Books and readers in certain eighteenth-century parish libraries
thesisposted on 2013-02-20, 14:21 authored by Graham Best
An introductory chapter outlines the provenance, circumstance and background relating to the provision of individual books and libraries within English parish churches since the Reformation. Such sources as private benefactions, endowments and royal and episcopal directives are cited as instrumental in creating the patchwork provision of books that was the inheritance of the eighteenth century, and to which was added the extensive work of Dr Thomas Bray, his Associates, and the various religious societies. A second chapter places within this historical context the specific development of five libraries situated at Wisbech, Doncaster, Witham, Rotherham and Maidstone; each of which, out of different circumstances, was operating a lending library under parochial administration for some period of the eighteenth century. A detailed analysis of borrowers and books at the five libraries follows in chapter 3 and is derived from the extant book-issue records associated with each library. Such aspects as anticipated and apparent demand; patterns and scope of use; borrower status; and the nature of the books loaned are investigated. A further chapter augments the evidence from these five libraries with other parallel or related material. Specific reference is made to diaries, benefaction details, and to recorded loans made from private libraries at Castleton, Derbyshire; Idmiston, Wiltshire; and Llandissilio, Wales. A concluding chapter draws together certain common themes, reading trends and shared administrative features whilst highlighting the differing scope and nature of the borrowing communities, patterns of benefaction and effects of individual and associated philanthropy. Appendix I additionally provides a short-title union listing of identifiable books recorded as borrowed during the eighteenth century conflated from the five main libraries which form the basis of chapters two and three.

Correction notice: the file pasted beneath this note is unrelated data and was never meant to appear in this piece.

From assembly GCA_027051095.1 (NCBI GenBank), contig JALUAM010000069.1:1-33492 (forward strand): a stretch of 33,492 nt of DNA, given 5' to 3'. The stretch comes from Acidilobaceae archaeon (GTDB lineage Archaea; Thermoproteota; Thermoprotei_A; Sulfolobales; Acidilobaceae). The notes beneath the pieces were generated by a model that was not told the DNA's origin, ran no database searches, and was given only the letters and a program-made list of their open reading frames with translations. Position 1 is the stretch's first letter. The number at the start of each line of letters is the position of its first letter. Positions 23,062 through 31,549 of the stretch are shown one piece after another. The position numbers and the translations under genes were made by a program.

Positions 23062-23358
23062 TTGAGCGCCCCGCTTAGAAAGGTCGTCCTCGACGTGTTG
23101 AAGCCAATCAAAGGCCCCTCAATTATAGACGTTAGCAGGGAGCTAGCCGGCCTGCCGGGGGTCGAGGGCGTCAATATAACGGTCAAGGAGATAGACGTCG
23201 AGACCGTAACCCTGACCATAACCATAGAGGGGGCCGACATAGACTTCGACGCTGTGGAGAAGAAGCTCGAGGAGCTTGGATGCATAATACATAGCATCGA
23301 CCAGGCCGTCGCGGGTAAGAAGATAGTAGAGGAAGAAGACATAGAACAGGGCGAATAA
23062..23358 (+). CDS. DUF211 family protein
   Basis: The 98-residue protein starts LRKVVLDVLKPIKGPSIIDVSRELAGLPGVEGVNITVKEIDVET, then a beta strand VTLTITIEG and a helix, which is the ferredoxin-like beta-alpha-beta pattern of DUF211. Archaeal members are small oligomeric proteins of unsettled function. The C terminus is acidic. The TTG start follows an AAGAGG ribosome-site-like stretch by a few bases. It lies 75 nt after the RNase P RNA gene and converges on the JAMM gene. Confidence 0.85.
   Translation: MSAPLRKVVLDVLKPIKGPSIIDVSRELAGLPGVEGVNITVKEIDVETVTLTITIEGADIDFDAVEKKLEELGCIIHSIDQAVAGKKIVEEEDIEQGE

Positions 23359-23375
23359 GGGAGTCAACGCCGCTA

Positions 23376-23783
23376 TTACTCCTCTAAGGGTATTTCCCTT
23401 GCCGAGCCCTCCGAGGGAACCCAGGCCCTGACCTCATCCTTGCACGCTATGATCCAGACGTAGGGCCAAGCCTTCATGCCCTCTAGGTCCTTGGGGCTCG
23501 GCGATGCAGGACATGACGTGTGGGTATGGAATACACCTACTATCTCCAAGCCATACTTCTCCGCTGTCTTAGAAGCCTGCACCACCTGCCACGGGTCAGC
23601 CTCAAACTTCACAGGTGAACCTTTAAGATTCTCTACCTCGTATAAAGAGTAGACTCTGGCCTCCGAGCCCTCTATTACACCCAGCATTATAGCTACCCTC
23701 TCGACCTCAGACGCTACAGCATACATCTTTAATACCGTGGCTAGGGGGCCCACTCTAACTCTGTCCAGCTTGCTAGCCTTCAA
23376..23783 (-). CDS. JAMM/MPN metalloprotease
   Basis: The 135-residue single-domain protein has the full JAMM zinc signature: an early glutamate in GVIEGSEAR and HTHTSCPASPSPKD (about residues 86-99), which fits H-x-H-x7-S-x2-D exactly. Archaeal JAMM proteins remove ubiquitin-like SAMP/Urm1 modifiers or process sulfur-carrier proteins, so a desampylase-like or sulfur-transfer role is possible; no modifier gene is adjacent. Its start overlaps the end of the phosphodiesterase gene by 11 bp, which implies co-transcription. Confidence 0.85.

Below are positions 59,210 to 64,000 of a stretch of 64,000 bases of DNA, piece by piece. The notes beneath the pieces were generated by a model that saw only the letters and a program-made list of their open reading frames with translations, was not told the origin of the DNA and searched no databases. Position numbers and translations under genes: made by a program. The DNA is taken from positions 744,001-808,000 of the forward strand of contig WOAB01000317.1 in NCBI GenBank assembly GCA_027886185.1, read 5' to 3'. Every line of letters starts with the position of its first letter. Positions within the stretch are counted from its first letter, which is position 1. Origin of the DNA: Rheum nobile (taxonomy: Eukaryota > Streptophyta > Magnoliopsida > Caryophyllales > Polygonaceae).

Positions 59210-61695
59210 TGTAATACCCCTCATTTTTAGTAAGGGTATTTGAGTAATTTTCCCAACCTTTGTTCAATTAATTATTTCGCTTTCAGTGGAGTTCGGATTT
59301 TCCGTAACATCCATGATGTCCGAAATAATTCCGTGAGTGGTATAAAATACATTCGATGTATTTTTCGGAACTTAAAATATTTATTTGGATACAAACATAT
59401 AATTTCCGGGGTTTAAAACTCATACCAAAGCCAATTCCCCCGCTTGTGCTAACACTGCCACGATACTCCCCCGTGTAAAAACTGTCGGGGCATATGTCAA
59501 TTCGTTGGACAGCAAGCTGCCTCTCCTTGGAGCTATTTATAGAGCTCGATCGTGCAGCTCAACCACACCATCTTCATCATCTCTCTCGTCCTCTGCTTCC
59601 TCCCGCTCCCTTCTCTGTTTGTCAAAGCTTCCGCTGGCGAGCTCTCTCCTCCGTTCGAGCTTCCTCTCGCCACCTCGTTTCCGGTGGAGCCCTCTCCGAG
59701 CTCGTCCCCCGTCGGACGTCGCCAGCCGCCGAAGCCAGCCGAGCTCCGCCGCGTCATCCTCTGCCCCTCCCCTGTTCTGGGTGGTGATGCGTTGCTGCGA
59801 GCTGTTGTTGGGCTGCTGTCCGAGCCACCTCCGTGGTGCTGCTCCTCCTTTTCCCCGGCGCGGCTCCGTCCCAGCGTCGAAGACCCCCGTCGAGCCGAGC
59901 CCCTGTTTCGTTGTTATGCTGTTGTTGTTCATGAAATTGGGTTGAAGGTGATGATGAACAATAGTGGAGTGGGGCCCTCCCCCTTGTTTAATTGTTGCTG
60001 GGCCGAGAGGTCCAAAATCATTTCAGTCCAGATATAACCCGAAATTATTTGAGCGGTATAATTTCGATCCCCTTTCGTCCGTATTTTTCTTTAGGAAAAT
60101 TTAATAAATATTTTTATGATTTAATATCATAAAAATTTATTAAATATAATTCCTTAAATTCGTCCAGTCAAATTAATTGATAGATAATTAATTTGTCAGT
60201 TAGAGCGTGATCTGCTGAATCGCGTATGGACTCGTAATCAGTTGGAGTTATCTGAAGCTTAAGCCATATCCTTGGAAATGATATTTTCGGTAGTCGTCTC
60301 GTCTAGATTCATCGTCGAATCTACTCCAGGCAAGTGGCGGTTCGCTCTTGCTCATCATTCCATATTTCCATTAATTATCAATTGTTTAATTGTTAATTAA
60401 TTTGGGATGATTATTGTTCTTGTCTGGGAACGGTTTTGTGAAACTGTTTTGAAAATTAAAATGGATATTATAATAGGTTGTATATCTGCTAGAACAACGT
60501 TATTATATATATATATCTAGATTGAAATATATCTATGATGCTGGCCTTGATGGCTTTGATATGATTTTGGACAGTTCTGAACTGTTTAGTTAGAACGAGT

- Information Science
Publisher© Graham Best
NotesA Doctoral Thesis. Submitted in partial fulfilment of the requirements for the award of Doctor of Philosophy of Loughborough University.
EThOS Persistent IDuk.bl.ethos.353437